meaningful and lasting. Each child should “YES, I’M handing in my resignation,” the Following are excerpts from the law have not only the opportunity to learn to home economics teacher in a small town which answer these questions for teachers read but also the chance to read to learn, told her superintendent. “The parents have and students:
according to Dr. Hunt. been very cooperative and I've thoroughly “Any person who, while satisfactorily enjoyed working with the pupils. How. pursuing a full-time course of instruction Just issued is an 8-page Office of Educaever,
the continual criticism in the commu- at a high school or similar institution of tion bulletin titled "Sources of Materials nity of everything teachers do, combined learning, is ordered to report for induction Dealing With Reading Difficulties,” prewith the inadequate and inefficient equip- under this title prior to his graduation from pared by Helen H. Murray, research assistment in the department makes me feel I can- such school or institution, shall, upon the ant, Division of Secondary Education, Office
facts being presented to the local board, of Education. This multilithed publicaThis is but one of the many interesting have his induction under this title postponed tion contains three bibliographies—sources points of view expressed by the 4,216 home (A) until the time of his graduation there- of material to meet the reading needs of the economics teachers taking part in a study from, or (B) until he attains the twentieth retarded reader; books written for the pupil recently made by the Home Economics Sec. anniversary of his birth, or (C) until he of low reading ability; and book lists for tion of the American Vocational Associa- ceases satisfactorily to pursue such course normal readers. Copies are free in limited tion in cooperation with the Office of Edu- of instruction, whichever is the earliest. number from the Division of Secondary cation and home economists in 46 States. The induction of any such person shall not Education, Office of Education, WashingThis study dealt with job satisfactions and be postponed under this paragraph beyond ton 25, D. C. dissatisfactions and was made for the pur- the date so determined. pose of learning why home economics "Any person who, while satisfactorily Attracting New Teachers teachers leave the profession and what can pursuing a full-time course of instruction at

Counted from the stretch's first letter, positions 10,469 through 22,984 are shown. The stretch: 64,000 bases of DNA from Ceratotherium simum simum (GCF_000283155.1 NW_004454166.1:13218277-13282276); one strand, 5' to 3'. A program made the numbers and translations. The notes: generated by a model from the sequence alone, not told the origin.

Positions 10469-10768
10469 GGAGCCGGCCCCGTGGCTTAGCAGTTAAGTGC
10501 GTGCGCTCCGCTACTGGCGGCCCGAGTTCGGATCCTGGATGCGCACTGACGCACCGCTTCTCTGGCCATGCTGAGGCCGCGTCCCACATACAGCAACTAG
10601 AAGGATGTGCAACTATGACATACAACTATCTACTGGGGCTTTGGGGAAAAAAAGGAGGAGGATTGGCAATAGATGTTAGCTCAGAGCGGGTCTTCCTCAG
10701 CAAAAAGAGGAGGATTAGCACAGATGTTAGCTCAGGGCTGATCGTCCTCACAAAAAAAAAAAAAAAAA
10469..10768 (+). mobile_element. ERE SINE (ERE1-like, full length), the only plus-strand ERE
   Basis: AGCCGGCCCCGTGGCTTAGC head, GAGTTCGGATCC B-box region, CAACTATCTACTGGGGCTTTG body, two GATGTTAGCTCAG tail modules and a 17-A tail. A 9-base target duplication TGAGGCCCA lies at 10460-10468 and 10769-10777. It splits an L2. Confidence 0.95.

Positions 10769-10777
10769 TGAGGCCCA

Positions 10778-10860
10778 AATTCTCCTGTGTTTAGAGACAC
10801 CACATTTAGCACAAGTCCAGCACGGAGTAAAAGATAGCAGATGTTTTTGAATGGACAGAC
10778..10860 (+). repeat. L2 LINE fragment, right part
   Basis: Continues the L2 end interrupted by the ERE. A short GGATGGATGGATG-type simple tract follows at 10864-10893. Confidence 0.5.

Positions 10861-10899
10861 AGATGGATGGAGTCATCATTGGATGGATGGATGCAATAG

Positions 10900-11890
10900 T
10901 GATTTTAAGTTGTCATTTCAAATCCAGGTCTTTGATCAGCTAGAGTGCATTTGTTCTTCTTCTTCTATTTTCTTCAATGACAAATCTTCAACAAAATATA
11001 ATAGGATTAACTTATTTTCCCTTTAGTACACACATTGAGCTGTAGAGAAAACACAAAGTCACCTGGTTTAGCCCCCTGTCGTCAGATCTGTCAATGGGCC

Continued from page 2 be done to improve conditions in this field a college, university, or similar institution ahead with a variety of ways—the program of instruction.
of learning, is ordered to report for induc- should have solid information as well as The study has produced significant re- tion under this title, shall, upon the facts inspirational pulling power. The teaching sults, according to Beulah I. Coon, research being presented to the local board, have profession has nothing to offer the faint of specialist in Home Economics Education in his induction under this title postponed (A) heart, the bigoted, or the unimaginative. the Office of Education. It shows that until the end of such academic year or (B) And this should be made unmistakably teacher satisfaction on the job is influenced until he ceases satisfactorily to pursue such clear. by a wide variety of factors and that many course of instruction, whichever is the ear- In attracting the kind of young people of the dissatisfactions reported by teachers lier. Nothing in this paragraph shall be the profession so gravely needs, the eloare associated with conditions which can deemed to preclude the President from pro- quence of Pearl Buck's plea for teachers and should be corrected. Situations caus- viding, by regulations prescribed under sub- cannot be overstated. “Only the brave ing greatest dissatisfactions among teach. section (h) of this section, for the defer- should teach," said Mrs. Buck. "Only those ers relate to (1) community and living con. ment from training and service of any who love the young should teach. Teachditions, (2) the professional aspects of category or categories of students for such ing is a vocation. It is as sacred as priestteaching, and (3) conditions existing in periods of time as he